IEEE Cybersecurity Development Conference

September 30-October 2, 2018 | Cambridge, MA

Sponsored by the IEEE Computer Society Technical Committee on Security and Privacy

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Accepted Papers

Posted on: May 17th, 2018 by Jessica Hedges
SecDev ’18 Accepted Papers

Accepted Papers Download

Tutorials

  1. Secure Coding Practices, Automated Assessment Tools and the SWAMP. Barton P. Miller and Elisa Heymann (University of Wisconsin-Madison)
  2. Secure Your Things: Secure Development of IoT Software with Frama-C. Allan Blanchard (Inria Lille – Nord Europe, France), Nikolai Kosmatov (CEA, Software Reliability and Security Lab, France), Frédéric Loulergue (School of Informatics Computing and Cyber Systems, Northern Arizona University)
  3. Continuous Verification of Critical Software. Mike Dodds, Stephen Magill, Aaron Tomb (Galois, Inc.)
  4. DeepState: Bringing Vulnerability Detection Tools into the Development Cycle. Peter Goodman, Gustavo Grieco (Trail of Bits, Inc.), Alex Groce (School of Informatics, Computing & Cyber Systems, Northern Arizona University)
  5. Parry and RIPOSTE: Honing Cybersecurity Skills with Challenge-Based Exercises. Jan Werner (University of North Carolina at Chapel Hill), Fabian Monrose (University of North Carolina at Chapel Hill)
  6. Principles and Practices of Secure Coding. Sazzadur Rahaman, Na Meng, Daphne Yao (Virginia Tech)
  7. Building Secure Consortium Blockchains for Decentralized Applications. Cong Wang, Chengjun Cai (City University of Hong Kong)

Papers

  1. Tyche: A Risk-Based Permission Model for Smart Homes. Amir Rahmati (Samsung Research America/Stony Brook University), Earlence Fernandes (University of Washington), Kevin Eykholt (University of Michigan), and Atul Prakash (University of Michigan)
  2. BP: Formal Proofs, the Fine Print and Side Effects. Toby Murray (University of Melbourne) and Paul van Oorschot (Carleton University)
  3. BP: Security Concerns and Best Practices for Automation of Software Deployment Processes – An Industrial Case Study. Vaishnavi Mohan (Deloitte Analytics Institute),
    Lotfi ben Othmane (Iowa State University), and Andre Kres (IBM)
  4. Checked C: Making C Safe by Extension. Archibald Samuel Elliott (University of Washington), Andrew Ruef (University of Maryland), Michael Hicks (University of Maryland), and David Tarditi (Microsoft Research)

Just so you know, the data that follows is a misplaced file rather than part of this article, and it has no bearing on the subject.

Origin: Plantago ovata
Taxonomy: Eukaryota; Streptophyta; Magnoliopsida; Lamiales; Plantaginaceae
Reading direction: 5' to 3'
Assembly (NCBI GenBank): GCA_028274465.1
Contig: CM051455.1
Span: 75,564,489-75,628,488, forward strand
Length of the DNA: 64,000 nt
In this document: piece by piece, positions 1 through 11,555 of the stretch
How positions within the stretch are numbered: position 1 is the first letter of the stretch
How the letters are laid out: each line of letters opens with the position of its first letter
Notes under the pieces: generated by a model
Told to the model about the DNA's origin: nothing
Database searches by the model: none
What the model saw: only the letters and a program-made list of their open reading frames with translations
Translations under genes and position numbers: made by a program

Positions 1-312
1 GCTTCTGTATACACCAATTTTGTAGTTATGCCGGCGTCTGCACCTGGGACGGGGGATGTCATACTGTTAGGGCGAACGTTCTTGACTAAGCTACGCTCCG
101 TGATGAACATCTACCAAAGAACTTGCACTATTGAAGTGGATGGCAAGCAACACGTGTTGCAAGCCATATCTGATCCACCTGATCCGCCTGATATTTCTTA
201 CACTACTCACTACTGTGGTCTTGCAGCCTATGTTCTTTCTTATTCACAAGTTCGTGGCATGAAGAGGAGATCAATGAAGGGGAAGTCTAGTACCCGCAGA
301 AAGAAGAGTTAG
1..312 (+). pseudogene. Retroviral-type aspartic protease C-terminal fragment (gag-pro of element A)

5. Transforming Code to Drop Dead Privileges. Xiaoyu Hu (io Inc.),
    Spyridoula Gravani (University of Rochester), Jie Zhou (University of Rochester), and John Criswell (University of Rochester)
  6. Detecting leaks of sensitive data due to stale reads. Will Snavely, William Klieber, Ryan Steele, David Svoboda, and Andrew Kotov (Software Engineering Institute – Carnegie Mellon University)
  7. BP: DECREE: A Platform and Benchmark Corpus for Repeatable and Reproducible Security Experiments. Lok Yan (Air Force Research Laboratory), Benjamin Price (MIT Lincoln Laboratory), Michael Zhivich (MIT Lincoln Laboratory), Brian Caswell (Lunge Technology), Christopher Eagle (Naval Postgraduate School), Michael Frantzen (Kudu Dynamics), Holt Sorenson (Google Inc.), Michael Thompson (Naval Postgraduate School), Timothy Vidas (Carnegie Mellon University), Jason Wright (Thought Networks), Vernon Rivet (MIT Lincoln Laboratory), Samuel Colt VanWinkle (MIT Lincoln Laboratory), and Clark Wood (MIT Lincoln Laboratory)
  8. There’s a Hole in the Bottom of the C: On the Effectiveness of Allocation Protection. Ronald Gil (MIT CSAIL), Hamed Okhravi (MIT Lincoln Laboratory), and Howard Shrobe (MIT CSAIL).
  9. Light-touch Interventions to Improve Software Development Security. Charles Weir (Lancaster University, UK), Lynne Blair (Lancaster University, UK), Ingolf Becker (University College London, UK), Angela Sasse (University College London, UK), and James Noble (Victoria University of Wellington, NZ)
  10. SGL: A domain-specific language for large-scale analysis of open-source code. Darius Foo, Ang Ming Yi, Jason Yeo, and Asankhaya Sharma (SourceClear, Inc.)
  11. A Lingua Franca for Security by Design. Alexander van den Berghe (imec-DistriNet, KU Leuven), Koen Yskout (imec-DistriNet, KU Leuven), Riccardo Scandariato (Software Engineering Division, University of Gothenburg), and Wouter Joosen (imec-DistriNet, KU Leuven).
  12. BP: Integrating Cyber Vulnerability Assessments Earlier into the Systems Development Lifecycle. Sonja Glumich, Juanita Riley, Paul Ratazzi, and Amanda Ozanam (Air Force Research Laboratory Information Directorate)
  13. Towards Understanding the Adoption of Anti-Spoofing Protocols in Email Systems. Hang Hu, Peng Peng, and Gang Wang (Virginia Tech)
  14. BP: Profiling Vulnerabilities on the Attack Surface. Christopher Theisen, Hyunwoo Sohn, Dawson Tripp, and Laurie Williams (North Carolina State University)